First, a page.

On that note, we’ve put together some due diligence questions that cover the basic information that any good, credible M&A firm should openly provide with no hesitation or delay.

Questions Business Owners Should Ask M&A Advisors

Since much of M&A deal communication is in writing, we recommend you obtain written responses to the below questions. Lawyers, wealth managers and accountants may bristle at responding in writing, but don’t be put off. This exercise in itself is a good litmus test to see how hungry and motivated they are to help you make the most important deal of your life.

The M&A Firm’s Experience

  1. How many transactions have you closed over the past 24 months?
  2. How many were unsuccessful? Why were these transactions unsuccessful?
  3. What is the smallest transaction you’ve facilitated? And the largest?
  4. What is the average value of transactions you facilitate?
  5. What is the range of multiples?
  6. Which industries do you service?

The M&A Firm’s Marketing Approach

  1. Please detail your marketing and sales process.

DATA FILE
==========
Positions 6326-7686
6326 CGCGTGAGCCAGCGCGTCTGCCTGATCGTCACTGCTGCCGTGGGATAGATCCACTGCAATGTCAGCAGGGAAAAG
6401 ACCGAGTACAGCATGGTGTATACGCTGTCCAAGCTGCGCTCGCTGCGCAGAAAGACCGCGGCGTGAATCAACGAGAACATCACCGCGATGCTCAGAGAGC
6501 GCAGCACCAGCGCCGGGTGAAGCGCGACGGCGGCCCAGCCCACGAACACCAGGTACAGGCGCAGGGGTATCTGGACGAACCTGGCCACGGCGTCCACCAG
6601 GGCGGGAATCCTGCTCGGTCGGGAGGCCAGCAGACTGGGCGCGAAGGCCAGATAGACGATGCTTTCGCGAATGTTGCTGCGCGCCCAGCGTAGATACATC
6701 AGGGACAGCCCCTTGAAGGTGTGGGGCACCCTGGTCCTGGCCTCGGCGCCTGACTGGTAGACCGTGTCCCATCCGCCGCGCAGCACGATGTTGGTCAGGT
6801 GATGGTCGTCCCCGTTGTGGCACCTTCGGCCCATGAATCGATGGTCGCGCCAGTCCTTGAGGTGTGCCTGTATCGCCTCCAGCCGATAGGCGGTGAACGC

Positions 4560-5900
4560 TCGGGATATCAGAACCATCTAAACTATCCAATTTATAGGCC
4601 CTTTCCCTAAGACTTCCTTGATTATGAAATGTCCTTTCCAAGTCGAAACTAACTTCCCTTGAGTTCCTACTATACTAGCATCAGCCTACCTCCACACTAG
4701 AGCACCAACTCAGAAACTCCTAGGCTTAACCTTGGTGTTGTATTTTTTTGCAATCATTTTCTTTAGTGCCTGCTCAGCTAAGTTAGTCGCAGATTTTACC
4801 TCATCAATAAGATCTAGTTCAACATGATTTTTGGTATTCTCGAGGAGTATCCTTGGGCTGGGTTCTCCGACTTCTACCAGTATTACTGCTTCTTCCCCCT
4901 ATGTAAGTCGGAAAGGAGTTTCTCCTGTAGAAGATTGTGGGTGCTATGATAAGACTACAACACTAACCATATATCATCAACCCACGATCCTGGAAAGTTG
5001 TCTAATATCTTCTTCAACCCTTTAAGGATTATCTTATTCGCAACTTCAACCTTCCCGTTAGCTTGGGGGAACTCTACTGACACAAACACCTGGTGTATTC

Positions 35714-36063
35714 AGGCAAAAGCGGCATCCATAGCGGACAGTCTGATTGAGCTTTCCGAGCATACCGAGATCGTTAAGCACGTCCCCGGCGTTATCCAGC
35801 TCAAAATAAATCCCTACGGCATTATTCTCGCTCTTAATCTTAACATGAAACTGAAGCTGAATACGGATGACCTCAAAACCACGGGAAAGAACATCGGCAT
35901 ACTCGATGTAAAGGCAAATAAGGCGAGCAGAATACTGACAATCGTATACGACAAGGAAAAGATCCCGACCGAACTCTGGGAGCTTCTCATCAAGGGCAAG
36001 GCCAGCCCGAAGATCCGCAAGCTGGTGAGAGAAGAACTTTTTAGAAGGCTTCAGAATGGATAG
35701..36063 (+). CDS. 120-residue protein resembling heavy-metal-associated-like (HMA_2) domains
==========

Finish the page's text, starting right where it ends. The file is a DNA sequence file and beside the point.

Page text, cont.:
2. How will you develop a prospective buyer list?
  3. Please include a sample solicitation letter.
  4. How many strategic buyers and how many financial buyers do you anticipate marketing to?

The M&A Firm’s Valuation Process And Business Buyer Offers

  1. What range of valuations do you think is reasonable for my business?
  2. How many offers do you reasonably anticipate for my business?

The M&A Firm’s Service Delivery

  1. What can I expect in terms of ongoing progress and activity reports
  2. From “go” to “close,” how long do you anticipate the entire process to take?
  3. Do you have a set time-line for the process? If so, would this be made available to me?
  4. Who will comprise your deal team and what will their roles be?
  5. What will you do that an investment banker will not?

The M&A Firm’s Fee Structure

  1. What is your retainer?
  2. What is your success fee?

The M&A Attorney Services

  1. How many transactions have you been involved with over the past 24 months?
  2. How many were unsuccessful? Why?
  3. What is the average value of transactions you facilitate?
  4. How many were representing sellers; how many were representing buyers?
  5. How many were institutionally owned vs. individuals or families?
  6. What industries do you service?
  7. Are there other people on your team? If so, what is their area of expertise and how will they be involved?
  8. Which geographical area(s) are most of your deals completed in?